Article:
“a number of physicians who are in cooperation with both state and national bureaus of venereal diseases have been using our proteogens with marked success and there are doubtless thesis letters carried by our salesmen-- reports from essay of these physicians ”this was interpreted to mean that the firm had no method of knowingwhat letters were carried by their salesmen and was not responsible forthem whether or not this interpretation is correct is again, perhaps, a matter of opinion the purpose of the original communication was to make plain to thoseof the profession who have already seen or might subsequently see theletter referred to that the communication was the expression of anindividual and not of the dewritingment a w freeman, commissioner -- correspondence in the journal a m a , sept 6, 1919 details of the alleged endorsement of proteogensour readers will remember the recent correspondence published in thejournal of july 26 and september 6, by dr a w freeman, commissionerof health of the state of ohio and the wm s merrell co the lettersdealt with the use that had been made by the wm s merrell co of aletter, written on the official stationery of the bureau of venerealdiseases of the state dewritingment of health of ohio, puffing one of thecompany proprietary remedies-- proteogen no 10 dr freeman wrote to the journal calling the attention of theprofession to the use of this letter and explaining that the letterwas merely the expression of opinion of an individual, and not anexpression from the state dewritingment of health the wm s merrell co took exception to certain inferences made in dr freeman letter andin the course of a letter to the journal regarding this, incorporatedthe contents of the testimonial letter the journal, in publishingthe merrell letter, omitted this testimonial on the ground thatthe contents of the letter had no bearing on the question underdiscussion we have now received a letter from the company protesting against thisomission the journal, therefore, takes this opportunity of brieflyrestating such facts as it has been able to get regarding the entirematter and publishing the letter the facts are as follows:1 in february of this year a cincinnati physician, dr c j broeman, wrote to dr a s horovitz relative to alleged results with proteogenno 10 the letter was written-- without authority-- on the officialstationery of the bureau of venereal diseases of the state dewritingmentof health of ohio 2 the wm s merrell co had linen mounted photographs made of dr broeman letter and distributed them to their proteogen detail men accompanying these photographic copies was a communication to thesedetail men describing the photographed letter as one written by. “ a cincinnati physician who is now acting assistant surgeon, u s public health service, cooperating with the bureau of venereal diseases of the dewritingment of health of the state of ohio ”3 the right hand top corner of the official stationery, as can beseen by the reproduction, bore the name of “james d bauman, deputycommissioner ” dr broeman signature was rather illegible and couldeasily be mistaken, by those not knowing the handwriting of eitherman, for the signature of deputy commissioner bauman in at least oneinstance it was so mistaken, and the physician who was misled wrote tothe director of the bureau asking whether the testimonial for proteogenno 10 which had been shown him by the merrell detail man was really anofficial communication 4 on may 15, 1919, commissioner of health freeman wrote to themerrell co stating that he had been informed that one of the merrellrepresentatives was using as an advertisement a letter bearing theletterhead of the bureau of venereal diseases of the state dewritingmentof health and what purported to be a report signed by “mr bauman, deputy commissioner ”5 on may 19, the wm s merrell co wrote dr freeman that he wascertainly mistaken in regard to the use of any “report signed bymr bauman ” dr freeman then sent to the company the letter he hadreceived from the physician who had mistaken broeman letter for anofficial letter by bauman although it would seem that this letterand commissioner freeman protest should have made plain to the wm s merrell co , the fact that the letter, incorrectly referred toas mr bauman, was in reality dr broeman, the company remainedsilent regarding its use of the broeman letter and, on may 22, merelyreiterated that there had been “no letter circulated by this companycontaining a testimonial of your mr bauman ” on may 28 six dayslater the merrell company sent to its proteogen detail men anothergeneral letter, “for personal use of agents, ” in which it again calledtheir attention to the “photographic copy mounted on linen” of dr broeman letter this communication to the detail men also declaredthat it “has been suggested that the further use of dr broemanletter might antagonize the state dewritingment of health” and, thereforethe detail men were told to “discontinue using the photographic copy inquestion” and to return the photographs to the head office illustration. Reproduction reduced of one of the photographiccopies sent out by the wm s merrell co to its proteogen detail mento be shown to physicians while the letter is a private one, it waswritten without authority on official stationery essay physicianswere misled into thinking it was an official endorsement of proteogens the merrell concern denied any intention to mislead and claimed thatit was interested only in bringing to the attention of physicians thecontents of the letter!. Here, briefly are the bald facts in the case the essential point atissue is whether these photographic copies of dr broeman letterwould or would not be likely-- whether or not they were so intended-- tomislead physicians into believing that the endorsement was an officialone by the state board of health rather than an individual one one canbut wonder why, if, as the merrell company so vehemently asserts, therewas no intention of misleading physicians on this point, the companyshould have gone to the trouble and expense of photographing theentire letter, including the letterhead, rather than making typewrittenor mimeographed copies of the contents of the letter -- from thejournal a m a , sept 27, 1919 dr broeman final report on proteogensto the editor:-- in the september 27 issue of the journal my namewas mentioned in connection with the merrell chemical company“proteogens” in the treatment of syphilis the merrell chemical companypromised not to use my name at any time in connection with their“proteogens” injection and they know that the use of my name has beendistinctly against my wishes i feel that in justice to myself, as wellas the public, i should report the result of my experiments with their“proteogens” in private practice in explanation i might say that i began the use of their “proteogens”in april, 1918, and i feel that i now have enough data to give acomplete report i might say that all my results have been practicallynil. Writingicularly is this true in my paper of syphilis, which all hada four plus wassermann reaction when i discontinued using this form oftreatment very truly yours, c j broeman, m d , cincinnati -- correspondence in the journal a m a , oct 11, 1919 pulvanein a twelve-page pamphlet, sent out by the pulvane laboratories, inc , of des moines, iowa, and purporting to deal with “the therapy ofpulvane, an advanced method for the treatment of respiratory diseases, ”we are told that pulvane “was developed in a united states army generalhospital by officers of the medical dewritingment ”pulvane “originally was intended only for its germicidal actionupon tubercle bacilli in the lung, ” but it is now also recommendedfor asthma, hay fever, bronchitis, rhinitis, laryngitis and “otheraffections of the air passages ” of the alleged action of pulvane ontuberculosis we read.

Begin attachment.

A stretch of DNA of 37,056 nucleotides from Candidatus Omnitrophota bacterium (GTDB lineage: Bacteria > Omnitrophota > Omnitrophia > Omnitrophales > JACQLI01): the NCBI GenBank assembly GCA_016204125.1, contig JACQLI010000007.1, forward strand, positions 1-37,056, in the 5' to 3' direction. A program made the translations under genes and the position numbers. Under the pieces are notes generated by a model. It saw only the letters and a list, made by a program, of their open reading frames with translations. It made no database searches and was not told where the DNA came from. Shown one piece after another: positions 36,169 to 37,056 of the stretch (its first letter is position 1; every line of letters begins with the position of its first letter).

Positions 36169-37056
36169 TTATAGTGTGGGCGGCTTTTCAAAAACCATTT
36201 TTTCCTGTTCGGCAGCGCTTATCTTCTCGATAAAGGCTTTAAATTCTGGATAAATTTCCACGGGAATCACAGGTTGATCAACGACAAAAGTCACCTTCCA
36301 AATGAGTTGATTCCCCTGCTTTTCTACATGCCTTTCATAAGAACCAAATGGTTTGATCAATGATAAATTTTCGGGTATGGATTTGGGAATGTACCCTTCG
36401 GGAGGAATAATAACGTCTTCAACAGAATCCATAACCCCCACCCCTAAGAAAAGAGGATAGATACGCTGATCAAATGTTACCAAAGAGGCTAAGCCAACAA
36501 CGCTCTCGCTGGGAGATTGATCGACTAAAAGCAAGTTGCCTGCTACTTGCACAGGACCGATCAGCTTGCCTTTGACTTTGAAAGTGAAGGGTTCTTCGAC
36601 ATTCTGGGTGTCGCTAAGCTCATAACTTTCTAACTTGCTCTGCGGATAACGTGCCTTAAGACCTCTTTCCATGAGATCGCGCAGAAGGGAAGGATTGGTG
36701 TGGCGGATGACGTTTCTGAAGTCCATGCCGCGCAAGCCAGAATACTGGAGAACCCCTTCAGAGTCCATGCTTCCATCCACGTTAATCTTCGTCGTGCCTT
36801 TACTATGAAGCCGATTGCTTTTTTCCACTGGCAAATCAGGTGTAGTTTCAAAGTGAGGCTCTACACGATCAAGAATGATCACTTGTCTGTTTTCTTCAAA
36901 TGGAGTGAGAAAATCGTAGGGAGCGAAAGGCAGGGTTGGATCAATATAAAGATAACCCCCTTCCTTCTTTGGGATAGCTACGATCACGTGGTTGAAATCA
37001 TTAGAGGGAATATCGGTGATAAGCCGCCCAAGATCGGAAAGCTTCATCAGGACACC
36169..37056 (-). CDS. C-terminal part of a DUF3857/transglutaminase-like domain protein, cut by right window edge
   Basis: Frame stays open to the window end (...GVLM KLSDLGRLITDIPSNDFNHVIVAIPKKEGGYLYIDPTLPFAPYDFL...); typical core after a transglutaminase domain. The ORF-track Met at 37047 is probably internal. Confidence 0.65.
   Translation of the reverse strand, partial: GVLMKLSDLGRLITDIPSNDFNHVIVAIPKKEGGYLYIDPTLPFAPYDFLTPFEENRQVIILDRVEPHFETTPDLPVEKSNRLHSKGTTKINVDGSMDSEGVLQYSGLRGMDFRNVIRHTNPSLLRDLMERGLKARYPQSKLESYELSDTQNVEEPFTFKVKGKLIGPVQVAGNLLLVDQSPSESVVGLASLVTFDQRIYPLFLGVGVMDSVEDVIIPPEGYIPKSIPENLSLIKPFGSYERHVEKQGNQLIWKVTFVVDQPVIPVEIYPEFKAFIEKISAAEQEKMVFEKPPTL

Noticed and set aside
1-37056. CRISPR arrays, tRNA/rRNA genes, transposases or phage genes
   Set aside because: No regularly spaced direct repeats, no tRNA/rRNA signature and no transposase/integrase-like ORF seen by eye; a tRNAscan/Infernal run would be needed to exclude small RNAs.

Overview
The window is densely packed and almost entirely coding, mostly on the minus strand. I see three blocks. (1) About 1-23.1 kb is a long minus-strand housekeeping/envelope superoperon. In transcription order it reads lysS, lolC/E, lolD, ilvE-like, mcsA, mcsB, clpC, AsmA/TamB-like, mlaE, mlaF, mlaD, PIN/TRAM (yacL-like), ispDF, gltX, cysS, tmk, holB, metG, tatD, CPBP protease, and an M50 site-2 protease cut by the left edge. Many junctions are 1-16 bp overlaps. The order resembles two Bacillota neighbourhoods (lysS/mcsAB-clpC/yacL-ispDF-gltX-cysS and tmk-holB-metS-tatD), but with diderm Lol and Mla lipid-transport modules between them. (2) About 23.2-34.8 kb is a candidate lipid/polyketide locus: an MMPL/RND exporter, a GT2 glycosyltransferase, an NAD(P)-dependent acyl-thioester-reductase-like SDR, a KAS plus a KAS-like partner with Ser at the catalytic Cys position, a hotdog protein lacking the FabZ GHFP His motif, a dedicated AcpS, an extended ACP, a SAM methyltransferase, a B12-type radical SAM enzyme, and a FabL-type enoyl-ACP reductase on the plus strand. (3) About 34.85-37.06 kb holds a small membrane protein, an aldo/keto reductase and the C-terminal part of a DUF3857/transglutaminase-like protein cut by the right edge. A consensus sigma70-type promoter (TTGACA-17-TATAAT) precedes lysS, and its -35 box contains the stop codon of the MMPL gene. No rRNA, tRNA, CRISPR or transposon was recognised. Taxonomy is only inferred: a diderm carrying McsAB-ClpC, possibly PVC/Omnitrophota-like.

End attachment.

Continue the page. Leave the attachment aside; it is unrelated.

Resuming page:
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“the creator of nature has disclosed his benevolenceby wise care for all his creatures, in that he has bestowed upon eachone what is truly of service to it ”this teleological idea of all earthly becoming, being, and passing awaywas henceforth destined to be a permanent factor in human speculation christianity received it as a possession from antique civilization, andonly the philosophy and natural science of modern times have been ableto threaten its permanence biology, as of modern creation, teachesus that all natural phenomena owe their existence to natural causes, that the natural world is subject to natural laws and, accordingly, teleology, as we encounter it in the works of the heathen galen andin the writings of the christian church fathers, has turned out tobe superstition, which, however, must by no means be classed withthe vagaries of mere medico-physical superstition in coming to thisdecision, however, we must beware of rash generalization in thisconnection we refer only to that kind of teleology which dominated theworld previous to the teachings of descartes and spinoza, and previousto the advent of modern natural science, with its biological methods whether, after all, a theory of life might be possible which, whileavoiding the reproach of superstition, might be traced to teleologicalprepossessions, is a question we can not here discuss it is admittedlytrue that the deeper we penetrate into the secrets of nature the moreenergetically the existence of a marvelous, intelligent will manifestsitself as permeating all domains of nature however, if this fact isnot denied on principle, as modern materialism denies it, and properallowance is made for it, a rehabilitation of teleology as a necessaryfactor of our theory of life would be the logical consequence ofcourse, this teleology would bear a stamp entirely different fromthat of antiquity and of the middle ages, which is recognized to besuperstition it should not pretend to include the consideration of theentire organic world, but confine its conclusions to the last linksin the chain of experience and argument which science has forged fromnatural phenomena now this could be accomplished, in our opinion, evenwithout apprehension of interfering with the indispensable requirementsof modern naturalists. “the terrestrial world in its forms andprocesses is governed solely by terrestrial laws ” what the appearanceof such a teleology should be is expressed by william hartpole lecky inthe following:“this conception, which exhibits the universe rather as an organismthan a mechanism, and regards the complexities and adaptations itdisplays rather as the results of gradual development from withinthan of an interference from without, is so novel, and at first sightso startling, that thesis are now shrinking from it in alarm, underthe impression that it destroys the argument from design, and almostamounts to the negation of a supreme intelligence but there can, i think, be little doubt that such fears are, for the most writing, unfounded that matter is governed by mind, that the contrivancesand elaborations of the universe are the products of intelligence, are propositions which are quite unshaken, whether we regard thesecontrivances as the result of a single momentary exercise of will, or of a slow, consistent, and regulated evolution the proofs of apervading and developing intelligence, and the proofs of a coordinatingand combining intelligence, are both untouched, nor can any conceivableprogress of science in this direction destroy them if the famoussuggestion, that all animal and vegetable life results from a singlevital germ, and that all the different animals and plants now existentwere developed by a natural process of evolution from that germ, werea demonstrated truth, we should still be able to point to the evidenceof intelligence displayed in the measured and progressive development, in those exquisite forms so different from what blind chance couldproduce, and in the manifest adaptation of surrounding circumstancesto the living creature, and of the living creature to surroundingcircumstances the argument from design would indeed be changed. Itwould require to be stated in a new form, but it would be fully ascogent as before indeed, it is, perhaps, not too much to say that themore fully this conception of universal evolution is grasped, the morefirmly a scientific doctrine of providence will be established, and thestronger will be the presumption of a future progress ”1 1 “history of the rise and influence of the spirit of rationalism in europe, ” vol i , chapter iii , pages 294-295 compare also magnus, “medicine and religion, ” page 24, sqq in such a manner, despite the fact that in teleology the point ofagreement between theistic and physico-mechanical medical thought hasbeen now found, theism, in the course of the history of our science, continually attempted new attacks upon the physical tendency inmedicine. And with each assault superstition in medicine, as well as inthe natural sciences, was most palpably exposed after having satisfied ourselves in this second chapter regardingtheism and its attitude with reference to the physico-mechanical theoryof life, we shall now enter upon the consideration of the variousforms of medical superstition, and it is our intention, as stated inthe first chapter, so to arrange the enormous material at hand as todiscuss medical superstition according to the sources from which it hassprung we shall begin by pointing out the intimate relations whichhave prevailed between the teachings of religion and superstition iiireligion the support of medical superstitionreligion undoubtedly plays the most conspicuous writing in the historyof medical superstition religious teaching, of whatever character, has fostered medical superstition more than any other factor ofcivilization not only has religion called forth and nourished medicalsuperstition, but it has also defended it with all the influence at itsdisposal indeed, it has not infrequently happened that those who werereluctant to believe in the blessings of a medical theory ridiculouslyperverted by religion were exposed to persecution by fire and sword and this not only from one or other religious denomination, for allreligious believers, without exception, had proved to be the mostassiduous promotors of medical superstition. So that we are probablynot wrong in designating priesthoods in general, whatever their creed, as the most prominent embodiment of medical superstition during certainperiods of the world history but the details will be learned fromthe following paragraphs:§ 1 priesthood the support of medical superstition - the principalreason for a not quite reputable activity in the chosen representativeof a deity is probably the fact that, with the appearance of aphysico-mechanical contemplation of the world, the theistic theory oflife, which until then had exclusive sway, was forced into a pitchedbattle with a newly formulated definition of nature this struggle wascarried on principally by the priesthood, who, as a matter of fact, had most to lose from the ascendency of a new theory of life whichonly reckoned with natural factors they indeed had been the means, until then, of procuring for the people the assistance of the godsin all bodily ailments, as they had been the exclusive depositoriesof physical knowledge and it could scarcely be expected that thepriesthood would at once willingly relinquish the extensive supremacyhitherto exercised by it as the oracle of divine guidance in allmedico-physical questions. For humanity has always considered thepossession of authority much more delightful than submission, and theruler has always objected most energetically to any attempt whichdisputes his rule this was precisely what was done by priests of allcreeds when the mechanico-physical theory of life began to supersedethe obsolete dreams of theistic medicine fair-minded persons willsurely allow that such action was natural but they can not approve ofthe methods resorted to, unless they belong to those who feel boundalways to discern nothing but what is sacred in every action of aservant of heaven in order to wage war most effectively against the physico-mechanicaltheory of life, the priesthood at once claimed for themselves the powerof completely controlling nature they made the people believe thatthe celestials had bestowed upon them the faculty of dominating naturein the interests of the sick, and that all powers of the universe, theobvious ones as well as those mysteriously hidden in the depths ofnature, were obedient to sacerdotal suggestions the servant of heavenprofessed that he could regulate the eternal processes of matter, withits becoming, being, and passing away, quite as irresistibly as his eyewas able to survey the course of time in the past, present, and future equipped with these extensive powers, a priest necessarily appearedto the people not only as physician, but also as a miraculous beingcrowned with the halo of the supernatural and this was the rôle heactually played in thesis ancient religions with the peoples of italythe priest appeared at a period, indeed, which was previous to thebeginning of rome as physician, prophet, interpreter of dreams, raiser of tempests, etc he held exactly the same offices among theceltic tribes in gaul and britain his position was the same in theoriental world, and by the medians and the persians especially werepriests considered to be persons endowed with supernatural powers we may notice that members of a certain median tribe formed thesacerdotal caste, and bore the name of “magi ” however, this name, which originally was confined to the priestly order, obtained, in thecourse of time, a distinctly secular meaning very soon thesis cunningfellows arrived at the conclusion that the trade of a sacerdotalphysician and conjurer might bring a profitable livelihood to itsprofessor, even if this professor were not a priest but a layman thusthere arose a special profession of sorcerers, miracle workers, andmedicine-men, who protested with solemn emphasis that they were ableto cure all physical as well as psychical ailments of their fellowmen as thoroughly as the priests had done but in order to bestowthe required consecration upon this art, these gentlemen usurped thevenerable name of the above-mentioned median sacerdotal caste andcalled themselves “magi ” thus it happened that the name “magus” magician, which originally served to designate a distinct sacerdotalcaste, deteriorated into a designation of charlatans and swindlers this could never have occurred unless the priests had prostituted theirsublime profession and degraded it to various kinds of discreditablemedico-physical deceptions this alone is why priesthood is responsiblefor the rise of the magicians, of these worthless fakirs but if pliny book 30, chapter i , § 2 attempts to rank magic as an offshoot ofmedicine, he is justified in doing so only in so far as the priest, during the theistic period, was also the physician, as is well known only from this point of view is it possible to trace a genetic relationbetween medicine and magic but medicine in itself has not takenthe slightest writing in the promotion of magic and the success of itsunsavory reputation indeed, our science has suffered too much throughthe practise of magic to burden itself with the paternity of thisdisreputable child of civilization it appears that the name of the celtic priests “druids” had becomesubject to the same abuse as the name of the median priests ofsacerdotal caste thus we learn of female fortune-tellers of thethird century, a d , who call themselves “druidesses ” but it seemsthat this application of the word “druid” has remained a localone and strictly limited, whereas the expression “magician, ” quitegenerally employed, became, in the course of time, the designation ofcharlatans and medical impostors for these swindlers, who carried onmedico-physical hocuspocus, and who claimed to exercise supernaturalpowers, were called “magicians” during the entire period of classicantiquity, and we find the same use of the word in the middle ages, andessaytimes also in more modern times but this profession of magician, which sprang from priesthood, haslargely promoted superstition in medicine, and was writingicularlyinstrumental in bringing it into extraordinary repute it is ourintention to concern ourselves a little more minutely with magiciansand magic §2 the spread of the word “magic ” how and when magic wastransplanted from its oriental home to the occident can not bedetermined with certainty.